Elastic Beanstalk automatically creates S3 buckets under your AWS account to save the data (manifests, logs, application versions…) that is used by itself. If the files are gone, the environment may fail to lauch.
Here is a real example: One of the power users set up a lifecycle against the Beanstalk bucket to automatically remove the files that are older than 30 days. From the cost saving perspective, this is good as less space less cost (not much though). But this can be extremely dangerous, if the dependent files are removed, the environment are screwed. Luckily, this happened to one of the dev environments and we fixed it before it caused issue to prod.
Beanstalk failed to launch the environment and throwed an error: LaunchWaitCondition failed. The expected number of EC2 instances were not initialized within the given time. Rebuild the environment. If this persists, contact support.
In the Beanstalk log file, you can see it kept trying to download the file but failed every time, then it timed out eventually.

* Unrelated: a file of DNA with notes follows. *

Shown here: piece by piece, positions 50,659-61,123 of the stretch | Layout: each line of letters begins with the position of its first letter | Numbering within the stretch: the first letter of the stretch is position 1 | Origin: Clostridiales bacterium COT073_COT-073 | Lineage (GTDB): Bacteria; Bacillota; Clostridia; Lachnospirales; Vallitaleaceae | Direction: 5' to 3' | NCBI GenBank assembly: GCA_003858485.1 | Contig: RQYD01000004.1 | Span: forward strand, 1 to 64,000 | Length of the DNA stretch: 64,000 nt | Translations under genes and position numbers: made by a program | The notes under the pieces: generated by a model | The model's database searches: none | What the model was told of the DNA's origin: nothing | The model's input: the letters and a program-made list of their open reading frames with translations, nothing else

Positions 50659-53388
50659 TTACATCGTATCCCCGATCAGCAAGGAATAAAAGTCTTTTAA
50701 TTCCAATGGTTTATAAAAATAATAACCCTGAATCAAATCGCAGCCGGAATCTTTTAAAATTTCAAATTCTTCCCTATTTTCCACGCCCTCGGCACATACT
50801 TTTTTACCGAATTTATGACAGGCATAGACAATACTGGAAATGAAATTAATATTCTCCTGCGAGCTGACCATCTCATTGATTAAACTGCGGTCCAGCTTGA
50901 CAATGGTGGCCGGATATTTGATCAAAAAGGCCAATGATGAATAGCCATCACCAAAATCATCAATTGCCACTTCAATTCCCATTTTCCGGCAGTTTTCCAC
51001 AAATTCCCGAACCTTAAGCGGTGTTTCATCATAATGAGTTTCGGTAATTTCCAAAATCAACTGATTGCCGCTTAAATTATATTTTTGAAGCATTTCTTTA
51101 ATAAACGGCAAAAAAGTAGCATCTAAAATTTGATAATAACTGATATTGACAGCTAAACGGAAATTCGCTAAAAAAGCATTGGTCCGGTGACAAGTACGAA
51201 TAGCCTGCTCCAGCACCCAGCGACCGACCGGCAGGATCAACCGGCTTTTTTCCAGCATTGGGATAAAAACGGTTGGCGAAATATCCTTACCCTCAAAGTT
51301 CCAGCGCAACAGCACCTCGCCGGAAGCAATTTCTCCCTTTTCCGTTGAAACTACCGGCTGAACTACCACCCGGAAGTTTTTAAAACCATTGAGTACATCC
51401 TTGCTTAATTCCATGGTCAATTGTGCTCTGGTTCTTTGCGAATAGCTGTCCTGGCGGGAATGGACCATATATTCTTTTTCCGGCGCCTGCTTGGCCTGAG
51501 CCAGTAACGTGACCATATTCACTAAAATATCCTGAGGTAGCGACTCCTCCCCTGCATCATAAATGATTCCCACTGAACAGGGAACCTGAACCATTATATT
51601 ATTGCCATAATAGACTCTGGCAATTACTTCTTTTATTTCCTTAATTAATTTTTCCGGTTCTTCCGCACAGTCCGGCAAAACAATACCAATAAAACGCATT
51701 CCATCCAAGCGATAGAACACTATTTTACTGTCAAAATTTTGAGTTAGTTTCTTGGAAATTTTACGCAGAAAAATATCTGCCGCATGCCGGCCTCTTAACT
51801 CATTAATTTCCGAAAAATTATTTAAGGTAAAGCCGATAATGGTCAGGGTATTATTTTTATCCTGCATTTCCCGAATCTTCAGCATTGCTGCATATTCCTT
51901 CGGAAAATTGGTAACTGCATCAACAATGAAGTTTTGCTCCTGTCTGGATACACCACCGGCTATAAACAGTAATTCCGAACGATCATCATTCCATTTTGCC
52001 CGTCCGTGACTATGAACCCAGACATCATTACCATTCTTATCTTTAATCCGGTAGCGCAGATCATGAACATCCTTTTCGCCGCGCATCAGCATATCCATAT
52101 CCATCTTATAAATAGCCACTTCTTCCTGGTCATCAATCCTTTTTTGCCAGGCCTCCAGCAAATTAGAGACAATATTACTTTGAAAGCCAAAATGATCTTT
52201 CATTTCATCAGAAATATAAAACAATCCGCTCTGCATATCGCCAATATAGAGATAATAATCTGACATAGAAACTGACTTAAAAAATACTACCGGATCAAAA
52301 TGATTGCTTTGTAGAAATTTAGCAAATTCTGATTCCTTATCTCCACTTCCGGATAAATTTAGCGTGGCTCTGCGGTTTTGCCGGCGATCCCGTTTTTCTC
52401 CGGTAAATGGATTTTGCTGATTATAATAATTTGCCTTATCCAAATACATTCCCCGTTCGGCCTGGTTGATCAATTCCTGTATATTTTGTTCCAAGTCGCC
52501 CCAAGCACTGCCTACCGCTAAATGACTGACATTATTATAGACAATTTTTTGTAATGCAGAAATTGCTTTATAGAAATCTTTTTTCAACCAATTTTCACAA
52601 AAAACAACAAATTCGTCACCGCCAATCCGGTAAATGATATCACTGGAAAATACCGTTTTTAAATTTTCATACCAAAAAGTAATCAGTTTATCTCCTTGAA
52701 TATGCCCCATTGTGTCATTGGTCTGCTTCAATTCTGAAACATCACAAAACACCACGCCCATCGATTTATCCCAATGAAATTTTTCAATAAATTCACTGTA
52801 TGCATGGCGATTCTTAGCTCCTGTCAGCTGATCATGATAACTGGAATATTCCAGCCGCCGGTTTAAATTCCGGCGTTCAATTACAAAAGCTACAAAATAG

2016-03-14 02:47:26,146 [ERROR] Exception in getting the location of latest version manifest file from bucket elasticbeanstalk-ap-southeast-2-XXXXXXXXXX and prefix resources/environments/e-xxxxxxxx/_runtime/versions/ 2016-03-14 02:47:26,146 [ERROR] Encountered exception: “” Traceback (most recent call last): File “/opt/elasticbeanstalk/bin/download_source_bundle”, line 71, in retry return function(*args, **kwargs) File “/opt/elasticbeanstalk/bin/download_source_bundle”, line 191, in get_latest_version_manifest_file_s3_key_retry raise Exception Exception 2016-03-14 02:47:26,147 [INFO] Sleeping for 5.000000 seconds before retrying
I checked the bucket and found the manifest file is gone. So I manually created one in the following format, and name it as manifest_1457926096143 (1457926096143 is epoch time, you can translate it to human readable format by runnining date -d @1457926096143)